World Economy

Central Bank Assurance Calms Qatar Money Rates

Central Bank Assurance Calms Qatar Money RatesCentral Bank Assurance Calms Qatar Money Rates

Short-term Qatari money rates fell back on Sunday after the central bank governor signaled monetary conditions would not tighten and said Qatar would not follow the United States in hiking interest rates.

On Thursday Qatar’s three-month interbank offered rate unexpectedly jumped to 1.25%, its highest level this year, from 1.19%. Yields surged at the central bank’s monthly treasury bill sale, where the bank sold half the amount of bills that it had originally planned, Gulf News reported.

Commercial bankers attributed the smaller T-bill sale at least partly to low oil and gas prices, which are beginning to reduce liquidity in banking systems around Persian Gulf Arab states. Upward pressure on rates could increase if the US Federal Reserve starts tightening monetary policy in coming months.

But Qatari money markets became calmer on Sunday, with the three-month interbank offered rate easing back to 1.20%.

Central bank chief Shaikh Abdullah Bin Saud al Thani said on Saturday that liquidity in the markets remained strong and that he saw no reason to imitate any US rate hike, despite the riyal’s peg to the US dollar.

“Current conditions in the Qatari banking system, which are characterized by rising liquidity, and the liquidity ratio set by the central bank for local banks rule out a local interest rate hike if one is decided in the US,” he said.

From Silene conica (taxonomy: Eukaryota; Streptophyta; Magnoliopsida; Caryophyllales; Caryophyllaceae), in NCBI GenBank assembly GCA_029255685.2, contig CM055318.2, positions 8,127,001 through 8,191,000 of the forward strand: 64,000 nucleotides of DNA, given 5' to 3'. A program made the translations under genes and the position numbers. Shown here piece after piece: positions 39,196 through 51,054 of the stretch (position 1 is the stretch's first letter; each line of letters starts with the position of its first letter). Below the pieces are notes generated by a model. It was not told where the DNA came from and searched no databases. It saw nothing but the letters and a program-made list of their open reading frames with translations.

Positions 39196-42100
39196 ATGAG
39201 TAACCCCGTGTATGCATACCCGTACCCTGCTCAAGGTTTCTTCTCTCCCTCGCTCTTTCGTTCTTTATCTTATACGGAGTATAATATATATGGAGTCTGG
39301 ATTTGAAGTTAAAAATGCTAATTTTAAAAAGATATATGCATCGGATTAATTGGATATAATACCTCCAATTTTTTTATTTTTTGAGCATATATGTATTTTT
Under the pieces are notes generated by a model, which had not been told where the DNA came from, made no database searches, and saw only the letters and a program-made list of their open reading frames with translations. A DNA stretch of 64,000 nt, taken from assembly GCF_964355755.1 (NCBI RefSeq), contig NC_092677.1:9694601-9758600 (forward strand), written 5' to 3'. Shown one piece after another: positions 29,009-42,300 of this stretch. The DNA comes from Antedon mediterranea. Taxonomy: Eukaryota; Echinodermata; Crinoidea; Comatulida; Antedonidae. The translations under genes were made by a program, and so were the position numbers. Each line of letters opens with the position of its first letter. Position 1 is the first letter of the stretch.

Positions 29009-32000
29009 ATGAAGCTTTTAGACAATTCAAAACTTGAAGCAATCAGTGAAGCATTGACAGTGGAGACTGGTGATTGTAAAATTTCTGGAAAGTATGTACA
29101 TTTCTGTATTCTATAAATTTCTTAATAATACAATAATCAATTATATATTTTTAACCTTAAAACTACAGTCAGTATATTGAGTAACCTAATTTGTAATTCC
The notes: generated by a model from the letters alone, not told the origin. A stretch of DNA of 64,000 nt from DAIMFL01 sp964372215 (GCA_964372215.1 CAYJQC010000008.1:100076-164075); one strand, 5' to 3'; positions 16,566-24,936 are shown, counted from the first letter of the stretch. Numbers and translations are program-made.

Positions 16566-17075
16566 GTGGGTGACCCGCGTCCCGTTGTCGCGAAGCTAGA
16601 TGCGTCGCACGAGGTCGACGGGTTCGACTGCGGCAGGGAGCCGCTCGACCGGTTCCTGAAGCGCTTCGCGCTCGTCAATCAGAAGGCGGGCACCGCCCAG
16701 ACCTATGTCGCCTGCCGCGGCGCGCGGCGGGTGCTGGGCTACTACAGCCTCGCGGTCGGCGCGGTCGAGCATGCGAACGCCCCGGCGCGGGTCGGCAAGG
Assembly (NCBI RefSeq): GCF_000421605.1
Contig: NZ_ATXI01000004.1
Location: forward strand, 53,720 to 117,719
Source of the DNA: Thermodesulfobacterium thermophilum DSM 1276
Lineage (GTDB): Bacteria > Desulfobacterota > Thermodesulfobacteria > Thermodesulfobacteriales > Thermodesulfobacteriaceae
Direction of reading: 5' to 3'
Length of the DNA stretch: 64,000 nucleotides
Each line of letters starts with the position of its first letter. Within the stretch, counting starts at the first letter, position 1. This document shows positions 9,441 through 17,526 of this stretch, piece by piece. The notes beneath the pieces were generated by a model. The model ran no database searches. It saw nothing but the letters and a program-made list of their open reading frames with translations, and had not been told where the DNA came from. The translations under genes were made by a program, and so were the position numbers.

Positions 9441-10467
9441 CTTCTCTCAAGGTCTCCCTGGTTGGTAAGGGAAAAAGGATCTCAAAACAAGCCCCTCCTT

A Persian Gulf Arab commercial banker, speaking on condition of anonymity as the matter was sensitive, said the central bank’s signal that it did not want to see money rates rise had, for now at least, reduced traders’ incentive to test rates at higher levels.

“The prospect that Qatar would be less inclined to raise interest rates following the US is supporting money markets,” he said.

Nevertheless, he said market rates might still come under pressure again in coming weeks or months, given the possibility that the government would issue more debt domestically to fund big infrastructure projects. A month ago, the government issued 15 billion riyals ($4.1 billion) of debt.

“Market talk of more bond issuance by Qatar this quarter will keep markets edgy,” he predicted.